Due: Friday, Sep 16 by 11:59 pm.


The purpose of this homework is to make sure that you can function on the class cluster. You may ask for guidance from me, from others in the class, or from your fairy godmother, but please make sure that you understand how to do each of the tasks below for yourself. As evidence that you've actually tried this out, you should submit the files membench.out and membench.pdf (generated as described below) through CMS.

  1. Log into crocus. You may want to refer to the cluster info on the course web page. If you decide not to change your password, please at least copy it to a safe location; the file you received by Dropbox will become inaccessible after 14 days.

  2. Get membench.tgz into your crocus directory. You can do this either by downloading it to your machine and uploading it using sftp, or by typing wget http://www.cs.cornell.edu/~bindel/class/cs5220-f11/code/membench.tgz at the shell on crocus to download the file there directly.

  3. Unpack the membench program with the command tar -xzf membench.tgz. This will create a directory called membench that contains the program source, a Makefile, and a plotting script.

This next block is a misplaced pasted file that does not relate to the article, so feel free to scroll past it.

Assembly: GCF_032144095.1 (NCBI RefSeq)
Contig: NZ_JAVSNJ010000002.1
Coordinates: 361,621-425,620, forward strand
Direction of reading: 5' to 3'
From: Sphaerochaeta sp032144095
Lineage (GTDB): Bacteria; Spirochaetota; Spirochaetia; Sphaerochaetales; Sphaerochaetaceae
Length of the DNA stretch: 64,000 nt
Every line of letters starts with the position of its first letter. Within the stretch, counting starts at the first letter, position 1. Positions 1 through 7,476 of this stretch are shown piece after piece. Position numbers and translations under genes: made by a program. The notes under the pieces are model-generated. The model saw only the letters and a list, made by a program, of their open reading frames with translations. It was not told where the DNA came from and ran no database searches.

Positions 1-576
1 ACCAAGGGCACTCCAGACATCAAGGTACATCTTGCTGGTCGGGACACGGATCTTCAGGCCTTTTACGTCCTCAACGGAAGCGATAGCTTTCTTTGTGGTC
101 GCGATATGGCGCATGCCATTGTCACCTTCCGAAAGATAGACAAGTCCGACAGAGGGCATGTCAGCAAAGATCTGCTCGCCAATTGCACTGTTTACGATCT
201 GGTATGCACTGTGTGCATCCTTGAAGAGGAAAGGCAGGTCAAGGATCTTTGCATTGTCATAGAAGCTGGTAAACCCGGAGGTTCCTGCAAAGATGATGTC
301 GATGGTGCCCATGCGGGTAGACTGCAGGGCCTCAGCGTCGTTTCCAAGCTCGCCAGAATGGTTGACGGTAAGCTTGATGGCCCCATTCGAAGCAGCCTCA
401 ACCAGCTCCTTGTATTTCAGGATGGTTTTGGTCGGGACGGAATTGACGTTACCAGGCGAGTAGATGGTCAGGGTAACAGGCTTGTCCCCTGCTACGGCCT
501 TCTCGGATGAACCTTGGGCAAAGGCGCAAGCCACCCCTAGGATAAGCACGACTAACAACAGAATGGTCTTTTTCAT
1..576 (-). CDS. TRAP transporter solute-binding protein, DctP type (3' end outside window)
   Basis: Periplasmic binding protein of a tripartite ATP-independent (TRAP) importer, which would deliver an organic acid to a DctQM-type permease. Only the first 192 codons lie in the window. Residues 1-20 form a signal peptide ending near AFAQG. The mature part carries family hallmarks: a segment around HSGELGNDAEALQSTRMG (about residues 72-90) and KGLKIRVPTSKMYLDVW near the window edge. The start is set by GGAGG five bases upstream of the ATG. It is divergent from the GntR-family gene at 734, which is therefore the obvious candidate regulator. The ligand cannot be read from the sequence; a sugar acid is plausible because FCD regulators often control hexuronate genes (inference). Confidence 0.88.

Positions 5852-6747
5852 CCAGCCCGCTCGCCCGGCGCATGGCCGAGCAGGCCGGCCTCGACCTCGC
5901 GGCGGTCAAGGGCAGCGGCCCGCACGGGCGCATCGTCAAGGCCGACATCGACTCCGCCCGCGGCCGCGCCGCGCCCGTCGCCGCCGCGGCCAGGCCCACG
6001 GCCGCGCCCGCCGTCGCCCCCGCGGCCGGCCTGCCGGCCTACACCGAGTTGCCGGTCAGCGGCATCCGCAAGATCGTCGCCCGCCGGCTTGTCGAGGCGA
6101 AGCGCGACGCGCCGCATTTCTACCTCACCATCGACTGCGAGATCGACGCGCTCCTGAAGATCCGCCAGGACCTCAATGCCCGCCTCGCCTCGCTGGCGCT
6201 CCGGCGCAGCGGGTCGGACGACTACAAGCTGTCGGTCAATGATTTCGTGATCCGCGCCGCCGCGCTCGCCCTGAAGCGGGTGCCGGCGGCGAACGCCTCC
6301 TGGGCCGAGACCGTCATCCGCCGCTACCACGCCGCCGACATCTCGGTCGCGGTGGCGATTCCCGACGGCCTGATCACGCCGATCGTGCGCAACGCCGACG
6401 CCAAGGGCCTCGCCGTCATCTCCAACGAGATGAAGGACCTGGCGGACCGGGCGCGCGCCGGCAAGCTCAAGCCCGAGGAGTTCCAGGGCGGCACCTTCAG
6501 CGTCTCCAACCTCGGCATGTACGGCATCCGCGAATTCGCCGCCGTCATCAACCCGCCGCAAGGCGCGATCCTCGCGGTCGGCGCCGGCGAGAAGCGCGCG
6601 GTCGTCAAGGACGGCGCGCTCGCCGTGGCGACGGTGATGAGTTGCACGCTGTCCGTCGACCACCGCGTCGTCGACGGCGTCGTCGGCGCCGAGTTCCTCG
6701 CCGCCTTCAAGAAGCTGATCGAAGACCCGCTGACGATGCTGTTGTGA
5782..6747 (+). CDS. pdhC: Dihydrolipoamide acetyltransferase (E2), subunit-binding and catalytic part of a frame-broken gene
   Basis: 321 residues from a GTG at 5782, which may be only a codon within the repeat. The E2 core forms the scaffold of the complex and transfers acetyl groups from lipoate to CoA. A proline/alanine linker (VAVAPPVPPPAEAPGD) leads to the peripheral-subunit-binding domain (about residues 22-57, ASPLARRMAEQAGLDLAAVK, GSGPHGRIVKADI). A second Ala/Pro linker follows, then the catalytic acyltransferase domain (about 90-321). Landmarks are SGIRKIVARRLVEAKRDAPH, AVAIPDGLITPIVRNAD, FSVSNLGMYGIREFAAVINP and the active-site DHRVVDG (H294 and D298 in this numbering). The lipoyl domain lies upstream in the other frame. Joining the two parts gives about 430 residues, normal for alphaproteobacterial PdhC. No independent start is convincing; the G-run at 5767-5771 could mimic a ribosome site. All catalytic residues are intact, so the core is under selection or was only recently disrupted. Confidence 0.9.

4. Change to the membench directory and type make to create the membench executable.

  5. To run the program, type make run_sge. This will automagically create a script that runs membench on the cluster compute nodes. You should not run membench directly on the front-end node. Note that you should similarly use make run (or make run-basic, etc) to run the matrix multiply timers on the cluster compute nodes when you start the first project.

  6. The make run command will return almost immediately, but it will actually take a few moments to run membench on the compute nodes.
    Drum your fingers, make a sandwich, or go for a walk. You can see whether your job is waiting, running, or complete by typing qstat at the shell on crocus.

  7. When the program is done running, type make membench.pdf in order to make nice-looking plots of the raw output file (membench.out).

  8. Download membench.pdf and membench.out to your local machine. You might be interested in looking at membench.pdf. The cache line length is 64 bytes; if you look at the behavior at stride 64, can you see the four basic memory access times for a hit in L1, a hit in L2, a hit in L3, and an access to main memory? If you have a few free moments, you might amuse yourself by trying to identify how the features of the memory hierarchy (which are described on the cluster info page) show up in the plots.

  9. To complete the assignment, submit your membench.out (as results.txt, since CMS won't let me require two files that differ only in their extension) and membench.pdf on CMS.